United States v. McGhee, No. 10-1737 (1st Cir. 2011)

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Justia Opinion Summary

Defendant was convicted of drug crimes committed and determined to be a career offender under U.S.S.G. 4B1.1, based in part on a state youthful offender adjudication. The Third Circuit affirmed in 2010. On rehearing, the First Circuit vacated, noting that its prior decision had been based on erroneous precedent. For career offender purposes, a conviction for an offense committed before age 18 counts only if classified as an adult conviction under the laws of that jurisdiction. Under the Massachusetts law relevant to defendant's prior adjudications, he was a "youthful offender," not just a "juvenile delinquent;" the classification has some, but not all, characteristics of an adult conviction and is not a career offender predicate. The court remanded, stating that although the sentence was below the career offender range, the designation can be influential even if not treated as controlling.

This opinion or order relates to an opinion or order originally issued on December 7, 2010.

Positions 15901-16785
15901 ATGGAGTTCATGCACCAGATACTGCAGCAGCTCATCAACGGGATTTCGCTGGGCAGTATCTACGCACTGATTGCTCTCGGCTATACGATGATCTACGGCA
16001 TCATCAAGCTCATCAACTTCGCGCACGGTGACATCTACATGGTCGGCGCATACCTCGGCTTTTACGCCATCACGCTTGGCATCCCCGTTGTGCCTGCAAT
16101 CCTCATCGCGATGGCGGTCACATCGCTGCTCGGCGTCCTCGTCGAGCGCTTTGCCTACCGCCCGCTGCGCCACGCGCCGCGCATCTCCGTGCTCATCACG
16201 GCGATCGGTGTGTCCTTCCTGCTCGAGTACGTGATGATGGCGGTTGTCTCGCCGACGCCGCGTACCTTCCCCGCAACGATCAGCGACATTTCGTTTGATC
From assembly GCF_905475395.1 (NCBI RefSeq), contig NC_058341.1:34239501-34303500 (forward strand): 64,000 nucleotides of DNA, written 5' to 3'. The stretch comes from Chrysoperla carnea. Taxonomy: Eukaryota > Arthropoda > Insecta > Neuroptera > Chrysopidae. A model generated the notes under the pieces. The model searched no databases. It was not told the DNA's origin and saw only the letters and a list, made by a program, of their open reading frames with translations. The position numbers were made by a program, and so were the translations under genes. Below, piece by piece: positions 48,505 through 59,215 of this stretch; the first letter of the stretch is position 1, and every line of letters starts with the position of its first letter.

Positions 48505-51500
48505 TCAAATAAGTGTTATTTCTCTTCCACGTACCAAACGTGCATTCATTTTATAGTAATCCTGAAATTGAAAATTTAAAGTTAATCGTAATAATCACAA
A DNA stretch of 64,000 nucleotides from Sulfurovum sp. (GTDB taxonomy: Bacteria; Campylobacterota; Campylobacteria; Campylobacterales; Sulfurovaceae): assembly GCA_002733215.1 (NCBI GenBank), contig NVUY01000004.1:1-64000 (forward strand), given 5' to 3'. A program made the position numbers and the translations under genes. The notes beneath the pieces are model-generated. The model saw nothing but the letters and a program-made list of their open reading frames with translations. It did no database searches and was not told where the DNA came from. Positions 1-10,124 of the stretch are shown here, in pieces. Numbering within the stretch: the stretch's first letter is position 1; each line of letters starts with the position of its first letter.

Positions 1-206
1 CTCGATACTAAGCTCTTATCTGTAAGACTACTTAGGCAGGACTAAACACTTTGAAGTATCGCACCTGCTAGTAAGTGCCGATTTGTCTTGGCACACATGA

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United States Court of Appeals For the First Circuit No. 09-1322 UNITED STATES OF AMERICA, Appellee, v. WINSTON McGHEE, Defendant, Appellant. APPEAL FROM THE UNITED STATES DISTRICT COURT FOR THE DISTRICT OF MASSACHUSETTS [Hon. Douglas P. Woodlock, U.S. District Judge] Before Lynch, Chief Judge, Boudin and Howard, Circuit Judges. J. Martin Richey, Federal Defender Office, on supplemental brief for appellant. Nina Goodman, Appellate Section, Criminal Division, U.S. Department of Justice, Carmen Milagros Ortiz, United States Attorney, Timothy E. Moran, Assistant United States Attorney, Lanny A. Breuer, Assistant Attorney General, and Greg D. Andres, Acting Deputy Assistant Attorney General, on supplemental brief for appellee. June 22, 2011 BOUDIN, Circuit Judge. Winston McGhee was convicted of drug crimes committed in July 2006 and at sentencing determined to be a career offender, U.S.S.G. § 4B1.1 (2008), based in part on a prior state youthful offender adjudication. On appeal, we affirmed both the conviction and the resulting sentence, United States v. McGhee, 627 F.3d 454, 461 (1st Cir. 2010), noting that the career offender designation was compelled by United States v. Torres, 541 F.3d 48 (1st Cir. 2008), cert. denied, 129 S. Ct. 1987 (2009). McGhee then petitioned for panel rehearing and rehearing en banc to challenge Torres. The government then conceded that Torres' holding was incorrect, but it defended McGhee's sentence on other grounds. After consulting with the en banc judges, this panel granted panel rehearing to reconsider Torres ourselves--a practice occasionally used in this circuit in special circumstances1--the en banc request then being dismissed as moot. Career offender status, which affects both the guideline range and criminal history category, requires that the defendant has committed "at least two prior felony convictions of either a crime of violence or a controlled substance offense." § 4B1.1(a). The commentary on guideline U.S.S.G. section 4B1.2 ("Definitions of Terms Used in Section 4B1.1") provides that 1 See United States v. Holloway, 630 F.3d 252, 255 n.2 (1st Cir. 2011); United States v. Dowdell, 595 F.3d 50, 62 n.8 (1st Cir. 2010); Gallagher v. Wilton Enters., Inc., 962 F.2d 120, 124 n.4 (1st Cir. 1992) (per curiam). -2- "'[p]rior felony conviction' means a prior adult federal or state conviction for an offense punishable by death or imprisonment for a term exceeding one year, regardless of whether such offense is specifically designated as a felony and regardless of the actual sentence imposed." Id. § 4B1.2 cmt. n.1 (emphasis added).2 It continues: A conviction for an offense committed at age eighteen or older is an adult conviction. A conviction for an offense committed prior to age eighteen is an adult conviction if it is classified as an adult conviction under the laws of the jurisdiction in which the defendant was convicted (e.g., a federal conviction for an offense committed prior to the defendant's eighteenth birthday is an adult conviction if the defendant was expressly proceeded against as an adult). Id. (emphasis added). Torres held that a prior offense committed before age 18 could be counted towards career offender status without consideration of the state's classification of the offense. F.3d at 51-52. It reached this conclusion because 541 another application note to section 4B1.2 provides that "[t]he provisions of § 4A1.2 [governing criminal history generally] . . . are applicable to the counting of convictions under § 4B1.1." U.S.S.G. § 4B1.2 cmt. n.3. 2 "[C]ommentary in the Guidelines Manual that interprets or explains a guideline is authoritative unless it violates the Constitution or a federal statute, or is inconsistent with, or a plainly erroneous reading of, that guideline." Stinson v. United States, 508 U.S. 36, 38 (1993). -3- Sections 4A1.1 and 4A1.2 are concerned with counting and weighting sentences of imprisonment to establish a defendant's criminal history category--one of the two variables that fixes the guideline sentencing range; section 4A1.2(d) determines which sentences for offenses committed prior to age 18 should be excluded by asking whether defendant was "convicted as an adult" and what length and kind of sentence were imposed. An application note to section 4A1.2 states: Section 4A1.2(d) covers offenses committed prior to age eighteen. Attempting to count every juvenile adjudication would have the potential for creating large disparities due to the differential availability of records. Therefore, for offenses committed prior to age eighteen, only those that resulted in adult sentences of imprisonment exceeding one year and one month, or resulted in imposition of an adult or juvenile sentence or release from confinement on that sentence within five years of the defendant's commencement of the instant offense are counted. To avoid disparities from jurisdiction to jurisdiction in the age at which a defendant is considered a "juvenile," this provision applies to all offenses committed prior to age eighteen. § 4A1.2 cmt. n.7 (emphasis added). Because of the cross-reference, Torres assumed that this provision, governing the calculation of criminal history points, was sufficient section 4B1. to determine career offender predicates under And, as Torres had committed his latest offense within five years of what he claimed to be a juvenile offense, the -4- court held that it was "immaterial whether Torres was classified as an adult under [state] law." 541 F.3d at 52. Although the maze of provisions is assuredly confusing, there is now a consensus that Torres misread them.3 For career offender purposes, a conviction for an offense committed before age 18 counts only if "it is classified as an adult conviction under the laws of" that jurisdiction, U.S.S.G. § 4B1.2 cmt. n.1; by contrast, ordinary criminal history is computed under section 4A1 by a different rule, which seeks more uniformity as to offenses committed before 18, id. § 4A1.2 cmt. n.7 (quoted above). The career offender provision is the one at issue both in Torres and in this case. Its specific and unqualified reliance on how the state "classified" the conviction cannot be undone by pointing to a general cross-reference in the career offender provisions to a different set of provisions, one of which (application note 7) takes a contrasting approach and counts for ordinary criminal history points juvenile convictions that occurred within five years of the later offense. Torres is therefore no longer to be followed in this circuit. 3 The Acting Solicitor General started down this line by calling the Torres theory "somewhat doubtful," Brief for the United States in Opposition at 10, Torres v. United States, 129 S. Ct. 1987 (2009) (mem.) (No. 08-8227), while defending the outcome on other grounds, and the government's brief responding to the petition for rehearing en banc in this case states that the Torres "holding misconstrues the career-offender provisions of the Sentencing Guidelines and should be corrected." -5- There is disagreement among the circuits on a related set of issues involving the interplay of the career offender provisions with application note 7,4 but these divisions do not affect the outcome here, and it will be time enough to address them when they arise in a concrete case with briefing on the issue. What does remain to be decided in this case is whether McGhee's prior conviction critical to his designation as a career offender is "classified" as an "adult conviction" under Massachusetts law. McGhee had two prior offenses counted towards his career offender determination, both committed prior to age 18: he was adjudicated delinquent as a youthful offender for armed robbery and assault with a deadly weapon committed when he was 15, and he was convicted in adult court of assault and battery with a dangerous weapon committed when he was 17. McGhee objects only to counting the youthful offender adjudication for armed robbery, arguing that it is not "classified" as an adult conviction under Massachusetts law. In applying many provisions of the federal sentencing statutes and guidelines, the state's labels are not determinative; a uniform treatment is sought in federal sentencing, 28 U.S.C. § 991(b)(1)(B) (2006), and in 4 Compare United States v. Mason, 284 F.3d 555, 558-62 (4th Cir. 2002) (holding that an offense for which the defendant received an adult conviction but a juvenile sentence was not a career offender predicate), with United States v. Carrillo, 991 F.2d 590, 593-95 (9th Cir.), cert. denied, 510 U.S. 883 (1993) (holding that an adult sentence is any sentence imposed after an adult conviction). -6- various contexts the federal courts disregard state labels and employ a uniform federal test where terms like "burglary" or "felony" drive guideline calculations.5 Doubtless influenced by this case law, several circuits have sought to decide whether "an adult conviction" took place by applying solely objective criteria, framed by the federal courts, to the circumstances surrounding a state conviction, including the events underlying the conviction and factors such as the forum, procedure, sentence, and time served. E.g., United States v. Jones, 415 F.3d 256, 263-64 (2d Cir. 2005); United States v. Pinion, 4 F.3d 941, 944-45 (11th Cir. 1993). However, the language of the commentary to the guideline in this instance does place more emphasis than has occurred in other contexts on whether the conviction is "classified" as an adult offense "under the laws of the jurisdiction" of conviction, U.S.S.G. § 4B1.2 cmt. n.1, undermining any presumption in favor of a federal standard that disregards state labels. See Dickerson v. New Banner Inst., Inc., 460 U.S. 103, 119-20 (1983); United States 5 See, e.g., United States v. DeLuca, 17 F.3d 6, 8-9 (1st Cir. 1994) (defining "extortion" for career offender status under sections 4B1.1 and 4B1.2); United States v. Aymelek, 926 F.2d 64, 71-72 (1st Cir. 1991) (defining "felony" for offense conduct under section 2L1.2(b)(1)); United States v. Unger, 915 F.2d 759, 762-63 (1st Cir. 1990), cert. denied, 498 U.S. 1104 (1991) (computing criminal history under section 4A1.2); see also Taylor v. United States, 495 U.S. 575, 590-92 (1990) (defining "burglary" for the purposes of the Armed Career Criminal Act, 18 U.S.C. § 924(e) (2006)). -7- v. Turley, 352 U.S. 407, 411 (1957). There may well be limits to how far state labels even here can override circumstances, but ours is not an extreme case. Massachusetts law originally provided that defendants between 7 and 17 were subject only to adjudication as a delinquent child in the juvenile justice system, unless the court after a hearing transferred the defendant to the criminal justice system, finding that trial as an adult was appropriate. Mass. Gen. Laws ch. 119, §§ 52, 58, 58B, 61 (1994) (amended 1996). But prior to McGhee's offense, the transfer regime was repealed and a new category--"youthful offender"--was added, governing offenses except murder. 1996 Mass. Acts 898, 905. Youthful offenders are those who, between 14 and 17, commit offenses for which adults could be imprisoned and also have been previously committed to the Department of Youth Services, have committed an offense involving the infliction or threat of serious bodily harm, or have committed certain firearms violations. Gen. Laws ch. 119, § 52 (2008). Mass. McGhee's offense could result in imprisonment for an adult and involved the threat of bodily harm, and so he was under Massachusetts law a youthful offender rather than merely a juvenile delinquent. Youthful offenders may be indicted, Mass. Gen. Laws ch. 119, § 54, may suffer harsher sentences up to and including an adult sentence, id. § 58, and their records are open to the public, -8- id. § 60A; but jurisdiction of the matter remains in juvenile court, id. § 52, 58, and youthful offenders, like delinquent children, "as far as practicable, . . . shall be treated, not as criminals, but as children in need of aid, encouragement and guidance," id. § 53. The proceedings, the statute provides, "shall not be deemed criminal proceedings." Id. A wholly objective assessment would conclude that in the armed robbery case McGhee was treated, in several respects, much like an adult: he was indicted, sentenced to an extended term of probation, and upon violations of probation was held twice in an adult jail. Yet, the venue was the Roxbury Juvenile Court, the probation was with the Department of Youth Services, and McGhee was released from the department's custody at age 21; and, of course, state law says that these are not "deemed criminal proceedings" under state law. We conclude that Massachusetts has "classified" "youthful offender" adjudications differently from "adult convictions," and McGhee's adjudication is not a career offender predicate. Accord United States v. Peguero-Martinez, Criminal No. 10-10132-PBS, 2010 WL 4955587, at *2, *4 (D. Mass. Nov. 30, 2010). This is a judgment call, but Massachusetts' nomenclature clearly distinguishes between youthful offenders and adults, and to the extent that objective criteria apply, the treatment accorded under state significantly different than that given adult offenders. -9- law is At sentencing, the district court quite properly treated McGhee as a career offender because Torres bound it to do so, but we now must treat that retrospectively as error. However, the government argues that even if we reject its position that McGhee's disputed conviction was an adult conviction, the district court's error was harmless. This is a close call in light of remarks made by the district court at the sentencing, but on balance we think that a remand is still warranted. Career offender status usually causes a significant increase in the guideline range, U.S.S.G. § 4B1.1, which even postBooker often influences the final sentence, see United States v. Booker, 543 U.S. 220, 245-46 (2005). Here, McGhee's guideline range should have been 92 to 115 months, but it was increased to 210 to 262 months by the career offender designation. The district court granted a downward variance and sentenced him to 96 months' imprisonment. In explaining the sentence, the district judge stated: I thought this was a ten-year case, if that, and I, also, recognize that . . . [McGhee] was the subject of a substantial period of dead time . . . . Now, that suggests that I have to move outside of the Guideline system, and I do, by reference to the factors in Section 3553. After subtracting 24 months of dead time during which McGhee was imprisoned awaiting trial in a case for which a nolle prosequi was ultimately entered, the court arrived at the 96-month sentence. -10- "[O]nce the court of appeals has decided that the district court misapplied the Guidelines, a remand is appropriate unless the reviewing court concludes, on the record as a whole, that the error was harmless, i.e., that the error did not affect the district court's selection of the sentence imposed." Williams v. United States, 503 U.S. 193, 203 (1992); see also Fed. R. Crim. P. 52(a). Given the transcript, McGhee's sentence might well have been the same regardless of the career offender designation, but we are not certain enough to find harmless error. The government relies on United States v. Teague, 469 F.3d 205 (1st Cir. 2006). There, as here, the district court found the defendant to be a career offender but imposed a sentence well below the career offender range. This court disagreed with the designation but held the error harmless because the district judge had made clear that the designation had not mattered--only the circumstances of the prior crimes and Teague's overall criminal role had been considered. Id. at 209-10. The district court in our case explained his variant sentence, which was well below the career guideline range, but we think the transcript is less clear than it was in Teague that the career offender designation was entirely irrelevant; that the sentence here was below the career offender range cannot alone be dispositive since the designation can be influential even if not -11- treated as controlling. And it is easy enough to let the district court decide the matter for itself. McGhee's sentence is vacated and the matter is remanded for resentencing. It is so ordered. -12-